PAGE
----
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The economics of connecting fans with “noncommercial” music can be somewhat of a challenge, but not an insurmountable one. Right now, I’m paying about $500 a year for web services, online distribution, and other expenses. That should keep the lights on  – which is amazing and makes me glad to live in an era when starting a label doesn’t mean shelling out a fortune to press a bunch of records, tapes, and CDs that I’d need to store and, with any luck, ship.


Even so, there are limits to what that $500 gets. Honestly, I wish Hungry Hour could put out some vinyl; it’s one of those “stretch” goals for the long term. Also, I’m limited to signing a total of five artists at the moment; to add more artists and make them available through mainstream music outlets like iTunes and Spotfiy, I’d need to pay more money.


I also wish I could offer artists who work with Hungry Hour at least a modest advance on sales, but I’m not in a position to do that at the moment. What I can offer is a fair deal: 80% of any money their music generates goes to the artists, and they can leave the label at any time, especially if someone offers them a more lucrative deal. Really, I want what’s best for the artists, and the 20% I keep goes toward defraying costs.


As for the nuts-and-bolts of the money situation, here’s how it pans out. Whenever someone buys a track on iTunes for $1.00, iTunes keeps $0.30 and pays $0.70. Then I take my 20% of that $0.70 and pass the rest on to the artist. In other words, I get $0.14, and the artist gets $0.56. If you really want to support an artist on this label, buying tracks and albums on iTunes is the best way to go.


Of course, there’s also streaming. There’s no set amount when it comes to how much an artist gets per stream; it depends on which streaming service the listener uses. For example, Spotify pays $0.002815 per play in the United States (and slightly more or less in other countries), while YouTube pays $0.002435. Not a huge difference—a microscopic one, actually—but a difference nonetheless.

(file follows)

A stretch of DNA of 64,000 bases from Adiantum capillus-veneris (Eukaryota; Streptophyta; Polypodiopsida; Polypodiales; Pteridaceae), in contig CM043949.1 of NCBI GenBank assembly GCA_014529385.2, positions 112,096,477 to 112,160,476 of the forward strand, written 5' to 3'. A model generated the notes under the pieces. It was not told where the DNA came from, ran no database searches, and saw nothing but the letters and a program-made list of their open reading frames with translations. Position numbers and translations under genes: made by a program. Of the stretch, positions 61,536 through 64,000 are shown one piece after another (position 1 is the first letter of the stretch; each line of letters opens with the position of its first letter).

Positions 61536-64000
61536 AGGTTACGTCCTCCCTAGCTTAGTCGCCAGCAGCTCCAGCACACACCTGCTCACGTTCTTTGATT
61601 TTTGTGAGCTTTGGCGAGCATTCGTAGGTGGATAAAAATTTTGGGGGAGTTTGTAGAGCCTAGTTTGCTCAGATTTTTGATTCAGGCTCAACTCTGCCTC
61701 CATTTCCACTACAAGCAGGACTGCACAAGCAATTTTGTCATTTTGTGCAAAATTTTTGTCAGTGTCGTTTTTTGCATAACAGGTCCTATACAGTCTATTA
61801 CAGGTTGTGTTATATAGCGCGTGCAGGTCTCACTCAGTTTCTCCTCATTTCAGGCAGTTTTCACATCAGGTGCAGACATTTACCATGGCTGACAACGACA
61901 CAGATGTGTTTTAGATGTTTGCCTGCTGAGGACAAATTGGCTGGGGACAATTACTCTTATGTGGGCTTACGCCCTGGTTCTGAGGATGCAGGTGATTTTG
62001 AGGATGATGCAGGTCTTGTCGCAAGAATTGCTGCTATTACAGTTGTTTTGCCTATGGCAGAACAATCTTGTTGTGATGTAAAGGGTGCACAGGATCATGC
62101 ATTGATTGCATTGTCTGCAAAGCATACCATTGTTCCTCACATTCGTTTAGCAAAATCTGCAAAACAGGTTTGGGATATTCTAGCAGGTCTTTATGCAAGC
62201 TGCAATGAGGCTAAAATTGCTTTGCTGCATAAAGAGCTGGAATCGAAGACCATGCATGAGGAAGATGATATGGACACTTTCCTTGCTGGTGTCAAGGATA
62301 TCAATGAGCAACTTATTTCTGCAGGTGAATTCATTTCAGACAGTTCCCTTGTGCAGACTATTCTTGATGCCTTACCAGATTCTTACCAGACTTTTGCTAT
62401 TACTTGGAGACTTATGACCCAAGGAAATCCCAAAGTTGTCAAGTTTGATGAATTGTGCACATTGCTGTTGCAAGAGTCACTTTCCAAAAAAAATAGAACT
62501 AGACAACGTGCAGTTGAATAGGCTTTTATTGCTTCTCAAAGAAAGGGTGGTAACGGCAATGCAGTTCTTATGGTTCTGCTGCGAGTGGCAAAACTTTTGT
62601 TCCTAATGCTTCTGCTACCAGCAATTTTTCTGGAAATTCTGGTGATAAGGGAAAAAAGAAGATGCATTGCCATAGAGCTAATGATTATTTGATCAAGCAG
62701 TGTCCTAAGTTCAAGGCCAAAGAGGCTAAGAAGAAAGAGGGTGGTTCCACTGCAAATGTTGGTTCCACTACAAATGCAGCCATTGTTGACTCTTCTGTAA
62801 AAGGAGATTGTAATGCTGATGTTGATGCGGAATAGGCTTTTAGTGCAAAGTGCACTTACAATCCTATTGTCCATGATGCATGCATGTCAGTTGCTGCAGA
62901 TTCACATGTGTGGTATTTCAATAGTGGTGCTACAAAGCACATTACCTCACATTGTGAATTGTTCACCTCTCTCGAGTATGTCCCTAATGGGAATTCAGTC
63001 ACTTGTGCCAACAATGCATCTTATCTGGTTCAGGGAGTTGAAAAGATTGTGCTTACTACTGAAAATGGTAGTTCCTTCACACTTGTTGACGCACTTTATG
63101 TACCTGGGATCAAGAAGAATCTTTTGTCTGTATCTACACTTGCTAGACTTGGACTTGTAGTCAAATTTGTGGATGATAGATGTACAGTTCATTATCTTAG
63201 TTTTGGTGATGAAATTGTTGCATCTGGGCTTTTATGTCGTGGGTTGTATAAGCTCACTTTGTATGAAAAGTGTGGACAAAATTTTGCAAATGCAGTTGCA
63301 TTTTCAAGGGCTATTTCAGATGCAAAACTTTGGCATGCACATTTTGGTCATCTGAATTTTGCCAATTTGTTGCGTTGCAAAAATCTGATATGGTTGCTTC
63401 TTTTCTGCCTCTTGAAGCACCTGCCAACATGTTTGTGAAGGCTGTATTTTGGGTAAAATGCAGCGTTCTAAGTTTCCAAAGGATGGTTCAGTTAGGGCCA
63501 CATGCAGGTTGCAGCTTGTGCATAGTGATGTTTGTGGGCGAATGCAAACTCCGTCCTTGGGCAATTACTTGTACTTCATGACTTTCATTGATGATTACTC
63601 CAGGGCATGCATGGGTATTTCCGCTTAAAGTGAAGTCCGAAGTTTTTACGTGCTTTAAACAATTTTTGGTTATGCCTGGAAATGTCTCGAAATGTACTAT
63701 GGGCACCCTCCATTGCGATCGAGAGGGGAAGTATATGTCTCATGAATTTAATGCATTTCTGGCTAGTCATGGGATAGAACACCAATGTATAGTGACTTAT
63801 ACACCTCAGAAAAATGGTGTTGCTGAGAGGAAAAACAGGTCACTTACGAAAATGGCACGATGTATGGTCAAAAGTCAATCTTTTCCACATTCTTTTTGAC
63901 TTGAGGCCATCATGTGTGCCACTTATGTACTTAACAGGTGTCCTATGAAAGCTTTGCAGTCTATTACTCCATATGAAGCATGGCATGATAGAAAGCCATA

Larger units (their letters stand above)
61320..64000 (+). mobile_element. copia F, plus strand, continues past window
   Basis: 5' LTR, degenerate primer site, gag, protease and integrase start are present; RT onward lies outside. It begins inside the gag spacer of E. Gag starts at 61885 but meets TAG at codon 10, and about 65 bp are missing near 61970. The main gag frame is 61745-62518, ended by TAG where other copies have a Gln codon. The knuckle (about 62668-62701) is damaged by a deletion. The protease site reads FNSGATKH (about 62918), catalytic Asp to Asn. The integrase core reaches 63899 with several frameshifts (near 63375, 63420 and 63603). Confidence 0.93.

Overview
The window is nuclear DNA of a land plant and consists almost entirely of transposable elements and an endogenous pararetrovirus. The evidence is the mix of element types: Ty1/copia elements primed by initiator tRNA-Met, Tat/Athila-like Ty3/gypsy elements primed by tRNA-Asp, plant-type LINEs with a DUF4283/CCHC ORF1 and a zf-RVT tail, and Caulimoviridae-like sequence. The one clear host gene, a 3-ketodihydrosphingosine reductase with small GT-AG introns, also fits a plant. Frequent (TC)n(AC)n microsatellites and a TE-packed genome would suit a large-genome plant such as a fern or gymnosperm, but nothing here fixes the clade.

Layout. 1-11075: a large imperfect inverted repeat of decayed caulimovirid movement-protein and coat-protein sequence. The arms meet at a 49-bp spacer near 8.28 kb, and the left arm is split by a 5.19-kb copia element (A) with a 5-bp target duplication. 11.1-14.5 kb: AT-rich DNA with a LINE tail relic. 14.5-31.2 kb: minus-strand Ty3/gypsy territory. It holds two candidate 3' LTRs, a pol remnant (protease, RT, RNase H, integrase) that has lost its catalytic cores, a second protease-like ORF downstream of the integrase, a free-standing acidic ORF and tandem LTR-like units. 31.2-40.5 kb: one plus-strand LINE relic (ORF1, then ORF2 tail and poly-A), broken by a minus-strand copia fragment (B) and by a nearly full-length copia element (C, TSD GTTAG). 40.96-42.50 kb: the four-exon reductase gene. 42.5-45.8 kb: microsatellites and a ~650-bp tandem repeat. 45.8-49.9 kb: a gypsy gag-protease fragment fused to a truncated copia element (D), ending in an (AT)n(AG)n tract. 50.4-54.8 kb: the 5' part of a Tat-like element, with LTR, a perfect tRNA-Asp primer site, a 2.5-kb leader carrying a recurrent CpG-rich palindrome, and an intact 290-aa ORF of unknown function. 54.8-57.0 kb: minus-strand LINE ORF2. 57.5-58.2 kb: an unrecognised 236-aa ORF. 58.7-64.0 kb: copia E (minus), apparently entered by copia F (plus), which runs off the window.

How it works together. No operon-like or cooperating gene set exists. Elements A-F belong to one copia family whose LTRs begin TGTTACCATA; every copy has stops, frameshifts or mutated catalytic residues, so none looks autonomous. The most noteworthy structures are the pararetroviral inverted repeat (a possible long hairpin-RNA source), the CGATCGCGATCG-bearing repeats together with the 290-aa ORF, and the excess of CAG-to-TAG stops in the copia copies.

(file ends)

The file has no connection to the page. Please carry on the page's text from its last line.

Complicating matters is the fact that these amounts sometimes fluctuate, and I haven’t been able to figure out why. And, of course, I’m taking my 20%, which comes to about $0.0000974 per play (again, depending on the streaming service), which leaves the artist with a paltry $0.0023376 each time you stream a song.


To put it another way, you’d need to stream a song about 240 times before your favorite Hungry Hour artist saw the same amount of money that selling the track on iTunes would generate. So, again, if you really want to support an artist on this label, buy their music on iTunes rather than (or in addition to) streaming it. Or, if you want to be really generous, leave the artist a tip in our online tip jar.


So why do I submit music to streaming services if they don’t generate any money? The answer has everything to do with what I was saying on the Hungry Hour “Philosophy” page: I’m not in it for the money. I’m in it to connect listeners with music they might not otherwise hear.


Looking over my data from Spotify, I can see that listeners in Hong Kong, New Zealand, Germany, Belgium, and Great Britain have listened to our music – and the more something like that happens, the more likely the music is to reach its intended target, that one person or handful of people the song will resonate with.


Clearly, I am not a businessman. But I am someone who believes in the power of art to touch people’s hearts and change their lives. If you feel the same way, give some of our tracks a listen and please share them with anyone you think might enjoy them. And, if you’re so inclined, support the artists you like by buying their music.


Thank you for your consideration!

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